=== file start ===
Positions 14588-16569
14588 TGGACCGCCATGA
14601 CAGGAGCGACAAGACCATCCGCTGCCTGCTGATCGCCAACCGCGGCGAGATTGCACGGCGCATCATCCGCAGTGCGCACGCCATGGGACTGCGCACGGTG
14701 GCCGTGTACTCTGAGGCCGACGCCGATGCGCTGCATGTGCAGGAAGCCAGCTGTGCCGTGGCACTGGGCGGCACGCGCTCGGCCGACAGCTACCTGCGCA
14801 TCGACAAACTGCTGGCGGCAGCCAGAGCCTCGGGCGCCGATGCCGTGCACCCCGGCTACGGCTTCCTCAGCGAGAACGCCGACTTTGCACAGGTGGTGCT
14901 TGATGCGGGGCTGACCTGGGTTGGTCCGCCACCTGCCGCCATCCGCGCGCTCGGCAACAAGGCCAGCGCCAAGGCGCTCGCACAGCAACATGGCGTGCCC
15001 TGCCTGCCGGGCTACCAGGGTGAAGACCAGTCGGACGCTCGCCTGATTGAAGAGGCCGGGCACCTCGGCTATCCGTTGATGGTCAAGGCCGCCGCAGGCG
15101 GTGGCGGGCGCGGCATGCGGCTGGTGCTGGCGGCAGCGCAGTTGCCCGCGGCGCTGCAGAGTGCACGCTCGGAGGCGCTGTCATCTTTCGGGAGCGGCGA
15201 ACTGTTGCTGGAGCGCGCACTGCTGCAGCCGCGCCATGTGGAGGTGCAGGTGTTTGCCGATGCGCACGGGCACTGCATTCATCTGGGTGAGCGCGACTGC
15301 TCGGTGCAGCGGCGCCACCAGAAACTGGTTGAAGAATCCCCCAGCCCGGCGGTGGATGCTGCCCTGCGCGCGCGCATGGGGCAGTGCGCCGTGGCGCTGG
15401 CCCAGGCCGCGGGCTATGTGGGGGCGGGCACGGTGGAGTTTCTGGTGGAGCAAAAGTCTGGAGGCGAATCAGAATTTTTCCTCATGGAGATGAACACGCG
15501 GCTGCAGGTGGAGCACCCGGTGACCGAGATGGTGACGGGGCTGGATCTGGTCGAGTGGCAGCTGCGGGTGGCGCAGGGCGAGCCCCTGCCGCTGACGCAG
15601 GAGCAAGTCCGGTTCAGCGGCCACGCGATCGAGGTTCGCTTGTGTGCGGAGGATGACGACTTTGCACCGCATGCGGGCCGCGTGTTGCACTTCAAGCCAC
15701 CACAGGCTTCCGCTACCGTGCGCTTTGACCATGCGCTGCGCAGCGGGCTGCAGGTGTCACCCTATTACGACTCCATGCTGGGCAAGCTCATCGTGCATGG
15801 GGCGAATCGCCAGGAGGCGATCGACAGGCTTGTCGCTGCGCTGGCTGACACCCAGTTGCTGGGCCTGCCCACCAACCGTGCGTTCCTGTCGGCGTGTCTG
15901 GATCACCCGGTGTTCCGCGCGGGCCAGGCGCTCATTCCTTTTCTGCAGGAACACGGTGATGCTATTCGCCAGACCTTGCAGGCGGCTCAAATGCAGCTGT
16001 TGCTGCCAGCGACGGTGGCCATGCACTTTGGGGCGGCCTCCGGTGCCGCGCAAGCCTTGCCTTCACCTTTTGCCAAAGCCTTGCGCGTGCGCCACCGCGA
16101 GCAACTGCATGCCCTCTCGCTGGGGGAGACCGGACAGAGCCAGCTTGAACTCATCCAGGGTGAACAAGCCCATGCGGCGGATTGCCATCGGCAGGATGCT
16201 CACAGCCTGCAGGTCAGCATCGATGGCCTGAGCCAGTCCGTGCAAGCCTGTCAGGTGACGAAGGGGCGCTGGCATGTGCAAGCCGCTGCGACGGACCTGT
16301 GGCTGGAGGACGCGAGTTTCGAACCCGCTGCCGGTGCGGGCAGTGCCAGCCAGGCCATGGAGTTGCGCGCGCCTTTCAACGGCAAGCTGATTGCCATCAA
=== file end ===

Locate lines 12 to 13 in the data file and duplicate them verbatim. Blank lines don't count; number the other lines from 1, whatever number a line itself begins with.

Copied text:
15501 GCTGCAGGTGGAGCACCCGGTGACCGAGATGGTGACGGGGCTGGATCTGGTCGAGTGGCAGCTGCGGGTGGCGCAGGGCGAGCCCCTGCCGCTGACGCAG
15601 GAGCAAGTCCGGTTCAGCGGCCACGCGATCGAGGTTCGCTTGTGTGCGGAGGATGACGACTTTGCACCGCATGCGGGCCGCGTGTTGCACTTCAAGCCAC